Monoclonal antibody plus carfilzomib/dexamethasone improves PFS

Drugmaker Sanofi said topline results from a trial of its monoclonal antibody isatuximab (Sarclisa) plus carfilzomib and dexamethasone in patients with relapsed multiple myeloma found a reduced risk of disease progression or death compared to treatment with carfilzomib and dexamethasone alone.

The company said it was releasing results from the IKEMA trial “based on recommendation of an Independent Data Monitoring Committee.”

“When [isatuximab] was added to standard-of-care treatment carfilzomib and dexamethasone in this phase III trial, results clearly demonstrated a significant reduction in risk of disease progression or death,” said John Reed, MD, PhD, Global Head of Research and Development at Sanofi. “This is the second positive phase III trial for [isatuximab], further supporting the potential our medicine has to improve outcomes for patients struggling with relapsed multiple myeloma.”

The trial, which was a randomized, open-label phase III study, enrolled 302 patients. “All study participants received one to three prior anti-myeloma therapies. During the trial, [isatuximab] was administered through an intravenous infusion at a dose of 10mg/kg once weekly for four weeks, then every other week for 28-day cycles in combination with carfilzomib twice weekly at the 20/56mg/m2 dose and dexamethasone at the standard dose for the duration of treatment,” the company said.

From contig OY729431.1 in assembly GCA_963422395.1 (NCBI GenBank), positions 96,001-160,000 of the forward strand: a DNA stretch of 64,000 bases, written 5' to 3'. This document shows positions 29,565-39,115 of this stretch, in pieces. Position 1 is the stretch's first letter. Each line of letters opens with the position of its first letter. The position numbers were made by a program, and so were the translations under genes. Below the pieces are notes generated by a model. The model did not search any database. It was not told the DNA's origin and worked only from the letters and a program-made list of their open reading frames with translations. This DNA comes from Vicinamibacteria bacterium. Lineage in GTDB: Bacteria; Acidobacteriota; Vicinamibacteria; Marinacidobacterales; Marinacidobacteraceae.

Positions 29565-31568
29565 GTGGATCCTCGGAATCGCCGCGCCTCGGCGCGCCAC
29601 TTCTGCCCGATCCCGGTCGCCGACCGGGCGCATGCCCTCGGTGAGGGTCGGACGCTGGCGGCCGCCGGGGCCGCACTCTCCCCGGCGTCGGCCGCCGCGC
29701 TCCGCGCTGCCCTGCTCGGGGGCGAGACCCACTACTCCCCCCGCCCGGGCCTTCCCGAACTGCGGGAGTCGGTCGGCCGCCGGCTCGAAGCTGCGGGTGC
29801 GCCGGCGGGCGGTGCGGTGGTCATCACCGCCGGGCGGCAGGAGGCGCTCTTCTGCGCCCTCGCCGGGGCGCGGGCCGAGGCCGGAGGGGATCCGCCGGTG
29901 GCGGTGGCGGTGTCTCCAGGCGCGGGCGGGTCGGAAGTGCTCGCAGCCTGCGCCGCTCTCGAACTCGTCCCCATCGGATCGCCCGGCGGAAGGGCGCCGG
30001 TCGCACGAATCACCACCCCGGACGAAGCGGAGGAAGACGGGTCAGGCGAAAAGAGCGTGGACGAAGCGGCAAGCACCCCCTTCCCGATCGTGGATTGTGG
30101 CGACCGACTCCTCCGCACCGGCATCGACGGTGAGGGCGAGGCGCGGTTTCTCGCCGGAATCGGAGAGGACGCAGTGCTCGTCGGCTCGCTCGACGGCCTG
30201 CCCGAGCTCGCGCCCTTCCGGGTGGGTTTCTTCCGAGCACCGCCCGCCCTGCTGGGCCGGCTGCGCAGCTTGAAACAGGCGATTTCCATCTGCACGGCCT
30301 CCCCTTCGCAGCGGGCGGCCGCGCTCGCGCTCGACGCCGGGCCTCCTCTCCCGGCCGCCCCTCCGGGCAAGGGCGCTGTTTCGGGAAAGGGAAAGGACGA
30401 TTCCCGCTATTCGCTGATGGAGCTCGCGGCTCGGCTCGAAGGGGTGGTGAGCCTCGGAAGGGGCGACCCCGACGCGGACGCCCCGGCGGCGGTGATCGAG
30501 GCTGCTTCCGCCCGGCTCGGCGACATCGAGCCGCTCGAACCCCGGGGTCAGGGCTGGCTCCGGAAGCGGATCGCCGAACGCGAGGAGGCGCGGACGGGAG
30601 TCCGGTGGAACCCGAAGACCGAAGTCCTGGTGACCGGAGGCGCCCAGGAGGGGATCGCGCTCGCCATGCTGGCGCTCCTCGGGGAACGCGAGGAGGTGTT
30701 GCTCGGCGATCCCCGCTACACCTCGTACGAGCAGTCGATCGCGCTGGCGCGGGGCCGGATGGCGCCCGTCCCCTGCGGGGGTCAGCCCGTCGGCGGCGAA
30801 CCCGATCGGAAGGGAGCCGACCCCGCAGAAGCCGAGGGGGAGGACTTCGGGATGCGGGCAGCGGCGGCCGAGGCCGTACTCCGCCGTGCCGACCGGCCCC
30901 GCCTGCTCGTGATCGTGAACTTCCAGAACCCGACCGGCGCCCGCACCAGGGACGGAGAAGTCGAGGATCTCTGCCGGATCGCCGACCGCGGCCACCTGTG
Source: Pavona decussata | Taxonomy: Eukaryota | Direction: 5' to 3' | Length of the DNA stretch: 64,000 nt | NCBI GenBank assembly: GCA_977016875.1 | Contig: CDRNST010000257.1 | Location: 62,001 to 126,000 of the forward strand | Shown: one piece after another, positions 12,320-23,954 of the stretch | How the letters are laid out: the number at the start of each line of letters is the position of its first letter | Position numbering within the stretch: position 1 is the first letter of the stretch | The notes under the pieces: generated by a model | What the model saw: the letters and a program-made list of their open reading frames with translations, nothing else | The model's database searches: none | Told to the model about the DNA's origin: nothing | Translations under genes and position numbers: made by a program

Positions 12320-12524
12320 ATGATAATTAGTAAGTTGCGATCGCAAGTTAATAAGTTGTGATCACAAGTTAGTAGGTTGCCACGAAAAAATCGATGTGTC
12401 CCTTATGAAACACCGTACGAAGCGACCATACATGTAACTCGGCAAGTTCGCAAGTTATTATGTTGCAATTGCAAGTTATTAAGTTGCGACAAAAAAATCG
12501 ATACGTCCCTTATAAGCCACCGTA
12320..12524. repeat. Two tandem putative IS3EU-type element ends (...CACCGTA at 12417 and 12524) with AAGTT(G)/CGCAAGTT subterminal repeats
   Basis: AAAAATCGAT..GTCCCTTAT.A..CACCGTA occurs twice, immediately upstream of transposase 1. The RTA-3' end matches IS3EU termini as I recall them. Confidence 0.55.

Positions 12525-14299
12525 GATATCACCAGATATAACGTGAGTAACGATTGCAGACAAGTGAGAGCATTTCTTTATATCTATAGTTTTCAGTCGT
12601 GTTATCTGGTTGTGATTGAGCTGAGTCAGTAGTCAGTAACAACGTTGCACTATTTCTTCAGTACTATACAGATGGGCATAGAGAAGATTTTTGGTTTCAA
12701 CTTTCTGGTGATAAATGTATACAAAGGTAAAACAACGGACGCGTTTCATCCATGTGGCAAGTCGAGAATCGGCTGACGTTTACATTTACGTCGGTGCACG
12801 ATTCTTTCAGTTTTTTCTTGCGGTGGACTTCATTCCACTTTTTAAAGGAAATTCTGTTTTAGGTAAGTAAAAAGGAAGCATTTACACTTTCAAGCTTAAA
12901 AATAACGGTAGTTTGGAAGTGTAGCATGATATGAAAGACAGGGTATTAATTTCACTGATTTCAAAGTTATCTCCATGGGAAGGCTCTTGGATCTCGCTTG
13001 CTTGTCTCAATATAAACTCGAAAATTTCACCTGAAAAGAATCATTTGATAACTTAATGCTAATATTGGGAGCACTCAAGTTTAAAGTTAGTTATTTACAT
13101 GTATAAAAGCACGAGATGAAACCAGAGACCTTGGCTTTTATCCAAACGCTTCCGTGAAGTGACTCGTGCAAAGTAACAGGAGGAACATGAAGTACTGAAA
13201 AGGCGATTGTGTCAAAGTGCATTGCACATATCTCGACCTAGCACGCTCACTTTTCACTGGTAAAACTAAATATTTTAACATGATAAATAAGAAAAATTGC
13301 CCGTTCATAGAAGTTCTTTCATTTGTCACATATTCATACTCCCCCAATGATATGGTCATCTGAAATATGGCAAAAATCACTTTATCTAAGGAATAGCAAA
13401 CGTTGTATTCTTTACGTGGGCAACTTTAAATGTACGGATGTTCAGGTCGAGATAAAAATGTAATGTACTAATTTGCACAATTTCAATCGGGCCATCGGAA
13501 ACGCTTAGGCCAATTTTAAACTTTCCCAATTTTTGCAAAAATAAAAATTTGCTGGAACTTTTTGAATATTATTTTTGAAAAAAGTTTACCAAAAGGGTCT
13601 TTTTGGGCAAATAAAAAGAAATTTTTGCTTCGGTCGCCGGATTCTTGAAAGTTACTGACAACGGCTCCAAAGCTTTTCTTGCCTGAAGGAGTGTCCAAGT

The primary endpoint of the trial was progression-free survival, and secondary endpoints included overall response, “the rate of very good partial response or greater, minimal residual disease, complete response rate, overall survival, and safety.”

The drug, in combination with pomalidomide and dexamethasone, is FDA approved for treatment of adults with relapsed refractory multiple myeloma who have received at least two prior therapies including lenalidomide and a proteasome inhibitor. The use of isatuximab “in combination with carfilzomib and dexamethasone in relapsed multiple myeloma is investigational and has not been fully evaluated by any regulatory authority.”

These trial results will be presented at an upcoming medical conference, and the company noted that the findings “are anticipated to form the basis of regulatory submissions planned for later this year.”

Peggy Peck, Editor-in-Chief, BreakingMED™

Cat ID: 118

Topic ID: 78,118,730,118,468,935,192,925